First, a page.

Nutrition Survey will lead to improved quality healthcare – Experts

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Research experts with National Bureau of Statistics (NBS), have said that the National Nutrition and Health Survey, known as SMART, would lead to improvement in quality healthcare services in the country.

They said this in separate interviews with the press in Nasarawa State, at the sideline of a six-day 2019 training for field emulators on data collection for National Nutrition and Health Survey.

The National Nutrition and Health Survey was a household survey designed to provide an up-to-date information on the situation of children and women in the country.

The survey was a collaboration between NBS, Saving One Million Lives Programme For Results (SOML-PforR), National Population Commission (NPC) and Ministry of Health.

It was meant to focus on nutrition, immunisation, malaria, disabilities among others.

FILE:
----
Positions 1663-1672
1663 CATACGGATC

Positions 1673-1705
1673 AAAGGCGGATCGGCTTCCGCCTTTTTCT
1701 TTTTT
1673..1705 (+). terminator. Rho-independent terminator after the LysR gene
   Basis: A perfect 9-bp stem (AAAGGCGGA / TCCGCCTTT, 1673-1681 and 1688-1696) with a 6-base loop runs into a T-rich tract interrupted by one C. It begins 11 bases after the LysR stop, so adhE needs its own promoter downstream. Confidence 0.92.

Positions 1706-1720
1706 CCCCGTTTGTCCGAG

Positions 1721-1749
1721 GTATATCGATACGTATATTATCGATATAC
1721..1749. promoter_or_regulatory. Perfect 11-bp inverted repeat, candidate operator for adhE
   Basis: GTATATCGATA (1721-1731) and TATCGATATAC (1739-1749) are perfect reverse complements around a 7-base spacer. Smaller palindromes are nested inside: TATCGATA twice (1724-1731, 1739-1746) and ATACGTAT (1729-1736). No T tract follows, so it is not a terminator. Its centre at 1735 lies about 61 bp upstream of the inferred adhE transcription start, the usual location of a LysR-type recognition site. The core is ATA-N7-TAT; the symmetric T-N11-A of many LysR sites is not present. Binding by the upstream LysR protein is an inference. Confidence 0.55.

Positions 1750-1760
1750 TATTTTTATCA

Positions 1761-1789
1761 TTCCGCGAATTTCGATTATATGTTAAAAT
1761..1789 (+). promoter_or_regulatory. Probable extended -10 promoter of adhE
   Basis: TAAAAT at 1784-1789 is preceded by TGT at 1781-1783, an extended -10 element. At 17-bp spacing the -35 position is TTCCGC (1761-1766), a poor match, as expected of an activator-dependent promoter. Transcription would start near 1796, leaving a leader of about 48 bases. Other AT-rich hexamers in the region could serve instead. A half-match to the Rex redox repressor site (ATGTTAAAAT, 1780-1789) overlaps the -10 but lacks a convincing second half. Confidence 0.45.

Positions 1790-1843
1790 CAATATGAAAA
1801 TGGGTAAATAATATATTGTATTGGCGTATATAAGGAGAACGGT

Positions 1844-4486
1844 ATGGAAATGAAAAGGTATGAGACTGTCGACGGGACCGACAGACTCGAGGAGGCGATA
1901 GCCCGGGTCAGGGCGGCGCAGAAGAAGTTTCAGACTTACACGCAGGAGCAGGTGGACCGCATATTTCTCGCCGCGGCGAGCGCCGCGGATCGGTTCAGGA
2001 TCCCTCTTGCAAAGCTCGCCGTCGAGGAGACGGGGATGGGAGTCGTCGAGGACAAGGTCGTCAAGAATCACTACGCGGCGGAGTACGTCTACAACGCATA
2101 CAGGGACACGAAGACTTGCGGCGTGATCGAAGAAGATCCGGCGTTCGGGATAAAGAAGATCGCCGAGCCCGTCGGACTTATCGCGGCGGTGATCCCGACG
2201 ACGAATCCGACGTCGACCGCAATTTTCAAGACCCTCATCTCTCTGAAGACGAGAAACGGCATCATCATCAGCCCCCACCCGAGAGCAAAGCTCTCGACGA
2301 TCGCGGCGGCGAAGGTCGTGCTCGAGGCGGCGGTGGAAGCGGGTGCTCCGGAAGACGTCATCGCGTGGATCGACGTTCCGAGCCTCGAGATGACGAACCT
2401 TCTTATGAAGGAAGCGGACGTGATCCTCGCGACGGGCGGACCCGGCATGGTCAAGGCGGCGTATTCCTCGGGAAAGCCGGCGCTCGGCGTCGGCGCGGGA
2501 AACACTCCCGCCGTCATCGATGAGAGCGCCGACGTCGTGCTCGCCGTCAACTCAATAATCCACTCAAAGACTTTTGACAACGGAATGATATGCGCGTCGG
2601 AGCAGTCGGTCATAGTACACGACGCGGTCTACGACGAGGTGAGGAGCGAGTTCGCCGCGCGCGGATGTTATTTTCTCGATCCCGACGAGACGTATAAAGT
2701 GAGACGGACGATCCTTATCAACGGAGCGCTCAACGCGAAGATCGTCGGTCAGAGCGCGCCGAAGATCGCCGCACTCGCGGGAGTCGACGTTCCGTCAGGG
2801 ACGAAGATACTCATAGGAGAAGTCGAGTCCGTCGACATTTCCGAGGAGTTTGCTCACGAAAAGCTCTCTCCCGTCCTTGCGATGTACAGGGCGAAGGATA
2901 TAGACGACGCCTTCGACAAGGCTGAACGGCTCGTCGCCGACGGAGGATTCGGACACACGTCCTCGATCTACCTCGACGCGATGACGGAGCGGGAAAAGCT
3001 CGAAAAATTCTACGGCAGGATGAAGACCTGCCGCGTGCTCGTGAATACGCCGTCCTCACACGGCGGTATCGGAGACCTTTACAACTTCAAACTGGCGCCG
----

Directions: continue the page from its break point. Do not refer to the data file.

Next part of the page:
Ms Ozioma Ejimaonu, an expert from Abia State, said that the survey would lead to a more cost-efficient healthcare system in the country.

Ejimaonu said that it was one of the key elements used to streamline the process of providing healthcare in any country.

Oluchi Okoronkwo, an expert from Imo State, said that getting information about children health and use of treatment for common illness was long overdue.

Okoronkwo said that the survey would provide access to improved water and sanitation facilities in the country.

“It will be helpful to policy makers and administrators in monitoring key health nutrition programmes,” she said.

Adebusola Olowolagba, an expert from Oyo State, described the survey as a package solution sold as services that would redesign the challenges in food security, mortality and nutrition.

Olowolagba said that it would support the use by health care entities or patients for the electronic creation, maintenance, access, or exchange of health information in the country.

 

Earlier, Dr Ibrahim Kana, National Programme Manager, SOML-PforR, cautioned the participants not to allow themselves to be used by the state governments’ officials to reduce or increase the number of children and women of their states, while conducting the survey.

The survey will examine acute malnutrition, underweight and overweight among children and it will also look at malaria and household mosquito net ownership.

L. Nasir